In his new stand-up comedy show and book, Carsick, cult film director John Waters talks about putting his life on the line as he hitchhiked his way from Baltimore to San Francisco in the spring of 2012.
Uli Lenart caught up with The Pope of Trash and asked him about the perils and pleasures of the open road.
Mr Waters! How are you doing?
I'm well. How are you?
I'm good. I'm over-the-moon to be talking with you. So, John Waters, has a gay man ever gone further just to get picked up?
You mean as in hitchhiking? Um, well, I didn't get picked up. You know in the fictitious part that I imagined the best and the worst I had all sorts of good and bad sex. But in real life I don't think a gay person picked me up to be honest. So I didn't get laid hitchhiking; I imagined it.
But that wasn't the main reason: to get laid. If I was gonna do that I would probably hitchhike in Baltimore. They would think I was the oldest hustler. I would go to Patterson, to Eastern Avenue which used to be where all the hustlers were and it was a world famous place. There were licence plates from every state in the country that would come there for that. But there is none of that left now.
My type is the hitchhiker with the birthmark across his face in the Texas Chainsaw Massacre. I like somebody with a past and a little edge. Although all the people I imagined having sex with in my book, was it a demolition derby driver, a bank robber and a door-to-door knife salesman, they were all kind to me — and loving. They didn't mistreat me in any way. They might be out of their minds… but, as I say in the book, we experienced an "after-glow that few could understand."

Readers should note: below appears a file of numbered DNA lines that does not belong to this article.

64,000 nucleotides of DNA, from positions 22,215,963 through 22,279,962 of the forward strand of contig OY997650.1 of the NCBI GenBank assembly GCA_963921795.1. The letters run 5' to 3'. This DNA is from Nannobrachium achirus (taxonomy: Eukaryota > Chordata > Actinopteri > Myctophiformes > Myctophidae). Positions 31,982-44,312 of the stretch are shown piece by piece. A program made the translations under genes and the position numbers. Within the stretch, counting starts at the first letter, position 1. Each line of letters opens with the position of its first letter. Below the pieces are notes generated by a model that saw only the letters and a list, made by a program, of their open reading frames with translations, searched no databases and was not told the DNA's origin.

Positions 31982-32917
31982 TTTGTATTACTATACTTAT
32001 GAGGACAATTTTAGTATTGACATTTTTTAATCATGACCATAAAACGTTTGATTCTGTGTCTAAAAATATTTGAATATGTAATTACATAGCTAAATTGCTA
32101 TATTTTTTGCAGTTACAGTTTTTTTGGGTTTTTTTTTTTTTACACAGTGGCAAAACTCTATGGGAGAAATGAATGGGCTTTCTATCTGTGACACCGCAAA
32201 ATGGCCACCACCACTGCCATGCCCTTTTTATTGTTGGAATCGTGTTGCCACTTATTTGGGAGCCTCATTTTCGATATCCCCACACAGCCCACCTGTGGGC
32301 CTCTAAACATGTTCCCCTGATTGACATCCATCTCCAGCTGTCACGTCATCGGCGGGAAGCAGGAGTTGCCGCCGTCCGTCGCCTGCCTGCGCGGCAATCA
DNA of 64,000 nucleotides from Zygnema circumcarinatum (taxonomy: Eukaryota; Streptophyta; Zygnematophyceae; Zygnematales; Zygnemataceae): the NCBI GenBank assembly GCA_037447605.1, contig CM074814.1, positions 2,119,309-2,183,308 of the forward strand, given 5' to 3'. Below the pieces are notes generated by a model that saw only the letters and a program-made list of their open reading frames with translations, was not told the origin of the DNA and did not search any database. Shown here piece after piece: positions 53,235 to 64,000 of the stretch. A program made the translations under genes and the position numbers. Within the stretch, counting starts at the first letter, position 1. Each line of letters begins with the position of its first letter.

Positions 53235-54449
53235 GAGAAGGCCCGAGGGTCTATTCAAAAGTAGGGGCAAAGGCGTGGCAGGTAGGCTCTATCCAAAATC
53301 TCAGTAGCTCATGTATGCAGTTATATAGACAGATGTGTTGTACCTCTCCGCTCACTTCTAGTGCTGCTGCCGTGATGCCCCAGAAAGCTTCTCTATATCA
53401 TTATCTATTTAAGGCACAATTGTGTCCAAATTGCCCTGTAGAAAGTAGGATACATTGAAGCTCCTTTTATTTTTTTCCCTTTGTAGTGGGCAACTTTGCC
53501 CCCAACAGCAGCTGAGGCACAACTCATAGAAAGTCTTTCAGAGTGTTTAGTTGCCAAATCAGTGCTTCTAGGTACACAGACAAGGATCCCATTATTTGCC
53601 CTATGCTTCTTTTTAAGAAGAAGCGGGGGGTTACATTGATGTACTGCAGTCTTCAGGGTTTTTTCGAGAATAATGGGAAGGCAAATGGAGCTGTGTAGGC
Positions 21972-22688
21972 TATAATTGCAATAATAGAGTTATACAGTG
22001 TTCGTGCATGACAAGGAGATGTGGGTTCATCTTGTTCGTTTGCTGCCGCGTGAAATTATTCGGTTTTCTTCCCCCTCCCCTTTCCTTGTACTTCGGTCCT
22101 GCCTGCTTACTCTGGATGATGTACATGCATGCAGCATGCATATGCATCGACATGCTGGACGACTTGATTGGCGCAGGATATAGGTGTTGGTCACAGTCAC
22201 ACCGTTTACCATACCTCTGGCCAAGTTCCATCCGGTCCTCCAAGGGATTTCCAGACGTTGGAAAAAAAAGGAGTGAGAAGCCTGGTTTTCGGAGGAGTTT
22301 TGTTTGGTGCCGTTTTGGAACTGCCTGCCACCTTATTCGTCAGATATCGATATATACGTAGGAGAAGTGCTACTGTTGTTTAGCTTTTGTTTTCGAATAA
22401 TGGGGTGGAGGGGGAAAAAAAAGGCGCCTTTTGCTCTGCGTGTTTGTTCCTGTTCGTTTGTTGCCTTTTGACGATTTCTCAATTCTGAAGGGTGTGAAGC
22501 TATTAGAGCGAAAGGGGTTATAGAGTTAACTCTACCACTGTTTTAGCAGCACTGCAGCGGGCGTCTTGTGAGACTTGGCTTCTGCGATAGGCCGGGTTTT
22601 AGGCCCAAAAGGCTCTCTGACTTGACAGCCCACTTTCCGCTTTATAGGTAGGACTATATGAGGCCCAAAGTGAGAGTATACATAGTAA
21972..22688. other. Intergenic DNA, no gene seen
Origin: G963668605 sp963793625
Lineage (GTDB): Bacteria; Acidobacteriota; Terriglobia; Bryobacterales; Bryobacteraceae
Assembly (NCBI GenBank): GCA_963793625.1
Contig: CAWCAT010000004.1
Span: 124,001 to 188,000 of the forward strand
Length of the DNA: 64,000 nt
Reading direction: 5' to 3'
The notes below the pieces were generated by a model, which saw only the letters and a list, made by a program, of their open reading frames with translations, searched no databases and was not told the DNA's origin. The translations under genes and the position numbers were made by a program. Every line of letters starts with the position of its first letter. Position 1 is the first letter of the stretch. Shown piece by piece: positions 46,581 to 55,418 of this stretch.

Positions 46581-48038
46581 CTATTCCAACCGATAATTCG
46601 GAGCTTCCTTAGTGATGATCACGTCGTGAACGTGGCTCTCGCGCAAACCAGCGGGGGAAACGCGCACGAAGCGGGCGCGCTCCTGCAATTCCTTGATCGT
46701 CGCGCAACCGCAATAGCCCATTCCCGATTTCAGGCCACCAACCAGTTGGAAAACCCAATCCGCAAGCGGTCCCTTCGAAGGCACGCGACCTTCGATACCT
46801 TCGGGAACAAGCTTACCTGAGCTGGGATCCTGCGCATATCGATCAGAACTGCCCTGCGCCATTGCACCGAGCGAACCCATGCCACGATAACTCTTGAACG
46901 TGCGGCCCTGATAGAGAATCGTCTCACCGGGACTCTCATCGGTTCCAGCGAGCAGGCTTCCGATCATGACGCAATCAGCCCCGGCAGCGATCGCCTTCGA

People were incredibly kind, literally going out of their way to help. I always believed in the basic goodness of people. I'm an optimist. But that was really confirmed. People were kind of great.
Even if I didn't agree with their politics, the people that pick up hitchhikers are kind people. They are people that are trying to help people. I was amazed that people would try and give me money. A lot of people didn't believe that I was a film director; they thought I was a homeless man who was crazy. But they were still nice to me and I just think that the kindness of strangers that Tennessee Williams obviously made so famous really, really was proven by this trip.
Is it true you've said that you don't mind dying alone, just so long as you have your moustache drawn on straight?
We've already bought my burial plot. Where Divine is buried. Pink Stole bought one. Pat Moran did. We're all going to be buried there. We call it Disgraceland. And I've already got it in my will: I want a closed coffin cause I don't want people to be looking at me when I'm dead, especially with my moustache drawn on wrong. I've already got all that planned.
John Waters will be performing his stand-up comedy show 'Carsick: This Filthy World Volume Two Live Comedy Monologue' at the Royal Festival Hall on 11 November 2014. Go to southbankcentre.co.uk to book tickets.
This Filthy World: Filthier and Dirtier is John Waters' one-man show; a "vaudeville" act that celebrates his film career and obsessive tastes.
Focusing in on Waters' early negative artistic influences and his fascination with true crime, exploitation films, fashion lunacy, and the extremes of sexual politics, this joyously devious and continuously updated monologue is a rally cry against the tyranny of good taste.